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Exhumations

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A mother wished to have her son's body exhumed from the churchyard of St. Patrick Earlswood and reinterred in a churchyard in Ireland, where she now lived. Here reason for the request was that if her son;s body remained in England, she would have difficulty in visiting and tending the grave regularly. The Chancellor refused to grant a faculty. The petitioner had not shown any exceptional circumstances to justify the grant of a faculty.

The petitioner, on behalf of herself and her six siblings, sought a faculty to authorise the exhumation of her brother's cremated remains from their parents' grave and reinterment in a nearby new grave. The deceased's daughter, believing it had been her father's wish to be interred with his parents, had arranged the interment without consulting the deceased's siblings, who only learned about the interment after it had taken place. It caused them great distress that there had been another interment in their parents' grave. The Chancellor was satisfied that there were exceptional circumstances to justify exhumation, as the grave had "become a focus of disquiet and grievance amongst the family members with a real degree of distress to some."

A widow had reserved by Faculty a grave next to the grave of her late husband. By mistake someone else was buried in the grave reserved by the widow. Faculty granted to the widow for exhumation of the remains of her husband, and reinterment in another part of the churchyard and reservation for her of a grave next to her late husband's new grave.

The petitioner's mother died in 1993, having expressed a wish to be cremated, and her remains were interred in the area set aside for cremated remains in Edgmond churchyard. The Petitioner's father died in 2016, having expressed a wish to be buried near to the remains of his wife, and his body was interred in another part of the same churchyard. The petitioner and his sisters wished to have the cremated remains of their mother exhumed and reinterred in their father's grave, so that both parents' remains would be together in a family grave. The Chancellor considered this an appropriate case in which to grant a faculty, as it was a case where "there is a proper and understandable proposal to reunite the remains of husband and wife in one plot in the same churchyard as currently contains those remains in separate plots".

Faculty sought for exhumation of husband's remains from grave in Norfolk and reinterment in a grave in Co. Atrim, the widow petitioner and her daughter having had to move, "for financial reasons" to live near their family in Co. Antrim. Faculty refused, the Chancellor being unable to find sufficient justification to grant a Faculty within the guidelines set out in the Court of Arches decision in Re Blagdon.

The Chancellor refused to grant a faculty for the exhumation of cremated remains from one family grave and re-interment in another family grave, the remains having been interred 28 years previously.

Two Faculty Petitions, each seeking exhumation of cremated remains from an area where access was difficult for an elderly relative, and reinterment in a more accessible location about six feet away. Faculty refused in each case, the Chancellor being unable to find sufficient justification to grant a Faculty within the guidelines set out in the Court of Arches decision in Re Blagdon, but suggesting that the memorials might be moved to the alternative locations, so as to provide easier access and so that the elderly relatives could choose for their own cremated remains to be interred in due course either in the graves of their loved ones or beneath the newly moved memorials.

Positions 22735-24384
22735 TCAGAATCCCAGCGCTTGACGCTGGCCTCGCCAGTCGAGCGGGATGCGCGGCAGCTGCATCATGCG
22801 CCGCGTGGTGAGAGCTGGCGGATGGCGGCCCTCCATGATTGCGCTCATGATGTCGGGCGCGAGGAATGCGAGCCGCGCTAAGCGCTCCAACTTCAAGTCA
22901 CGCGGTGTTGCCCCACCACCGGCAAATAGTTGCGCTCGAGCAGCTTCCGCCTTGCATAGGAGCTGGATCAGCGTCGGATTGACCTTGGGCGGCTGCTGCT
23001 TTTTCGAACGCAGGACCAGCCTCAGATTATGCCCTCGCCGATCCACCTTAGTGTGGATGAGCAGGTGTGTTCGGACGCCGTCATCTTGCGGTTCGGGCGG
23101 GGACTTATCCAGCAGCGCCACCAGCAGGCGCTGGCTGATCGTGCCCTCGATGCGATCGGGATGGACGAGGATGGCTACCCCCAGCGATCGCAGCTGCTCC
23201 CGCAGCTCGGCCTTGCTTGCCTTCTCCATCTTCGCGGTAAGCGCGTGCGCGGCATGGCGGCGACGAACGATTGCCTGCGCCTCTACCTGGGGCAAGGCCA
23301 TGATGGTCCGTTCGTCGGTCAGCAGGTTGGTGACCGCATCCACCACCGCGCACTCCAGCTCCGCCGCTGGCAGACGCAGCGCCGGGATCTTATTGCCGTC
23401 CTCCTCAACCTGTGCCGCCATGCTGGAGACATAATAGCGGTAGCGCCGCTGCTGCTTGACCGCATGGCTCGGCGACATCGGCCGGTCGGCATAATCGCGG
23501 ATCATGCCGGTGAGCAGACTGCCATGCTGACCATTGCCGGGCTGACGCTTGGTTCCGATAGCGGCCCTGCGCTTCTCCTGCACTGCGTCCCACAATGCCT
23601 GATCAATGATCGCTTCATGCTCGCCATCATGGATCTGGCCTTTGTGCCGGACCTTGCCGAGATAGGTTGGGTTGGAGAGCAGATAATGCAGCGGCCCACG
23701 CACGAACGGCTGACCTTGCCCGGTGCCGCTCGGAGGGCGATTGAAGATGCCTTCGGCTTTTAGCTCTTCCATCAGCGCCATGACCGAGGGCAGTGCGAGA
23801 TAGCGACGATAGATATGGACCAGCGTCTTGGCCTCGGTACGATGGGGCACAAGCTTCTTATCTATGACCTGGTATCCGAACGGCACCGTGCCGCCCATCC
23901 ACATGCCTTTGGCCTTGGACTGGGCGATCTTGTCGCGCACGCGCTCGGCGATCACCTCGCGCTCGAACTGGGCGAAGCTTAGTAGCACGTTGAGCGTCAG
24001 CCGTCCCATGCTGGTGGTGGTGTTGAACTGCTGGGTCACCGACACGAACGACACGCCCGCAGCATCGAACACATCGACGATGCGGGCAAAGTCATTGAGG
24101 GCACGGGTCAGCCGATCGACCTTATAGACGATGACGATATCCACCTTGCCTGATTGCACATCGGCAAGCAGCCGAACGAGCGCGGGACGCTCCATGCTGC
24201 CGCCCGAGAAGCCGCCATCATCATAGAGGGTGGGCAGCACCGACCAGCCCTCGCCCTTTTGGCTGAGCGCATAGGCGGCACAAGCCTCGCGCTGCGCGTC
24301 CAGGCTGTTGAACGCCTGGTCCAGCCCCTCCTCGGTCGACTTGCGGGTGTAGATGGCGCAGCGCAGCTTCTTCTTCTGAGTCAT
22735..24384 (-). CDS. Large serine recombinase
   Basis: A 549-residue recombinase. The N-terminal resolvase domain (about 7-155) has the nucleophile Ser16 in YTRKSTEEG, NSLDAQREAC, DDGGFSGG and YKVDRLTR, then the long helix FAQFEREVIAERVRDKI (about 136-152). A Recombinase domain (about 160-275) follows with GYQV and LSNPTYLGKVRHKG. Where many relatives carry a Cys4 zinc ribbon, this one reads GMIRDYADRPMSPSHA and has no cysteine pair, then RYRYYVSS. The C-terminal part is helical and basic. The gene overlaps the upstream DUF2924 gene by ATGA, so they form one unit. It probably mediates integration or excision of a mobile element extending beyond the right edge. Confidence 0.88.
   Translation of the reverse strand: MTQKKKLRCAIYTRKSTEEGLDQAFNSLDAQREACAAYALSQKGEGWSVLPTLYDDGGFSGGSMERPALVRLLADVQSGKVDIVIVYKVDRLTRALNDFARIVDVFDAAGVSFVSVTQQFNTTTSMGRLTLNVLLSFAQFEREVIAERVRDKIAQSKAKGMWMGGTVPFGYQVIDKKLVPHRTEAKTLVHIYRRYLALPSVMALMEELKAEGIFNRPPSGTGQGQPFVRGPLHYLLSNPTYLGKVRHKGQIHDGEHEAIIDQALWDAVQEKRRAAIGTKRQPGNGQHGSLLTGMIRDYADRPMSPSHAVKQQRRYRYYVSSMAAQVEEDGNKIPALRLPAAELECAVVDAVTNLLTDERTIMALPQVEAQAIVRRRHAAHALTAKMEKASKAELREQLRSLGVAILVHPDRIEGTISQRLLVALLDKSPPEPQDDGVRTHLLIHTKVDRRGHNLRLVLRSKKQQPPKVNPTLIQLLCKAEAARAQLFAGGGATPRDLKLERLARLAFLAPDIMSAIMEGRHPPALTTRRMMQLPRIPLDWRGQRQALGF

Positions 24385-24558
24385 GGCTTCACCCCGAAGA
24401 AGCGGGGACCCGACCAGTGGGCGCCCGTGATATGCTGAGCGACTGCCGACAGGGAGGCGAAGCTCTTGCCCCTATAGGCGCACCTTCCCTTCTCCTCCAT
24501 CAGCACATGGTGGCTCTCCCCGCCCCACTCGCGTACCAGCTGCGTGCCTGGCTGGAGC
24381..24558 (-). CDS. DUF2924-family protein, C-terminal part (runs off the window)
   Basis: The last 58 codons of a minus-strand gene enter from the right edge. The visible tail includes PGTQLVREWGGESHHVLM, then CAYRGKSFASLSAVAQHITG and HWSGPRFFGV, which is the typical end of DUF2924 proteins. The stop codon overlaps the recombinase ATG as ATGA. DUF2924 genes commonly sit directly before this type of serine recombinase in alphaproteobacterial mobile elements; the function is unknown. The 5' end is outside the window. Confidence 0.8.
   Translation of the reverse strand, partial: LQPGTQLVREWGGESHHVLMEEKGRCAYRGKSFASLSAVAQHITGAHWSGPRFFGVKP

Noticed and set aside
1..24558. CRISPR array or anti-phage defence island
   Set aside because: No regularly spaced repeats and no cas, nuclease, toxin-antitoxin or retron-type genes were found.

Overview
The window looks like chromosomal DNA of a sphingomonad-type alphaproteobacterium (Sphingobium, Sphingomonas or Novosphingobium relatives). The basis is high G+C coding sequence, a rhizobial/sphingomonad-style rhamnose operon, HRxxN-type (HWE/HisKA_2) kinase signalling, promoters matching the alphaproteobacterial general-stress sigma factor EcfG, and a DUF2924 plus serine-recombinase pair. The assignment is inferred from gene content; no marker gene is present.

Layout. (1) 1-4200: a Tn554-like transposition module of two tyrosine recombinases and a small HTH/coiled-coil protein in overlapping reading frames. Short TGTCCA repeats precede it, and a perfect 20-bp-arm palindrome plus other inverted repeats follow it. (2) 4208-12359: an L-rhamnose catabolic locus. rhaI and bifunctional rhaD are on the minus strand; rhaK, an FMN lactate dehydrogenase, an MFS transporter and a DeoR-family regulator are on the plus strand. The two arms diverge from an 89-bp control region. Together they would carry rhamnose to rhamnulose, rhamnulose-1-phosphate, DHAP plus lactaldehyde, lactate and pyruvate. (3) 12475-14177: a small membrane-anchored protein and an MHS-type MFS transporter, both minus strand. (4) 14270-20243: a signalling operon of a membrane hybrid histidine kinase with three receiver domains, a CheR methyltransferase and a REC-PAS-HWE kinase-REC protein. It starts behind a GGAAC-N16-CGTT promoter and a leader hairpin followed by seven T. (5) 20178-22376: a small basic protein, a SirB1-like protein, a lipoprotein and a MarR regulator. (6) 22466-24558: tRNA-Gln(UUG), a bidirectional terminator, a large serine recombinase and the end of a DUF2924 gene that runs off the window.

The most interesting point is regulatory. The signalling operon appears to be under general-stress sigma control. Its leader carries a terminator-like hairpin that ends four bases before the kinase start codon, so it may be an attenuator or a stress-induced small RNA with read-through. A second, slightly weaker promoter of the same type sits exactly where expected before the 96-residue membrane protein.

The petitioner, who was aged 81 and used a wheelchair, found access to her mother’s grave in Gunton churchyard very difficult, as the grave was a good way back from the churchyard path. She therefore applied for a faculty to authorise the exhumation of her mother’s remains and re-interment in a nearby cemetery. The Chancellor, after considering the principles laid down in Re Blagdon Cemetery [2002] Fam 299, determined that no special reasons existed which would justify an exception to the norm of permanence of Christian burial.

The Chancellor, taking into account the guidance in Re Blagdon Cemetery [2002], determined that there were special reasons for permitting exhumation and reinterment. The cremated remains of the father of the three petitioning children had been buried in a parish churchyard. At the time it was intended that his wife's cremated remains should be placed with his. When his wife died, the children found that her will said that she wished to be buried in a family grave in a cemetery. They mistakenly felt obliged to comply with the terms of the will, but this defeated the original intention of the mother and the father to be buried together. After the second burial the children regretted not having buried their parents together and made a fairly prompt application to rectify the situation. Accordingly, the Chancellor allowed the cremated remains of the father to be exhumed and reinterred in the family grave in the cemetery.

The Chancellor found that there were special circumstances (as set out in the judgment) which justified him in granting a faculty for exhumation and reinterment in the same churchyard. The petitioner wished to move the cremated remains of his father to the grave of his mother, who had died recently and who had expressed a wish before her death to have her body buried and for her husband's cremated remains to be moved into the same grave, not realising that there could be difficulties in carrying out her wishes.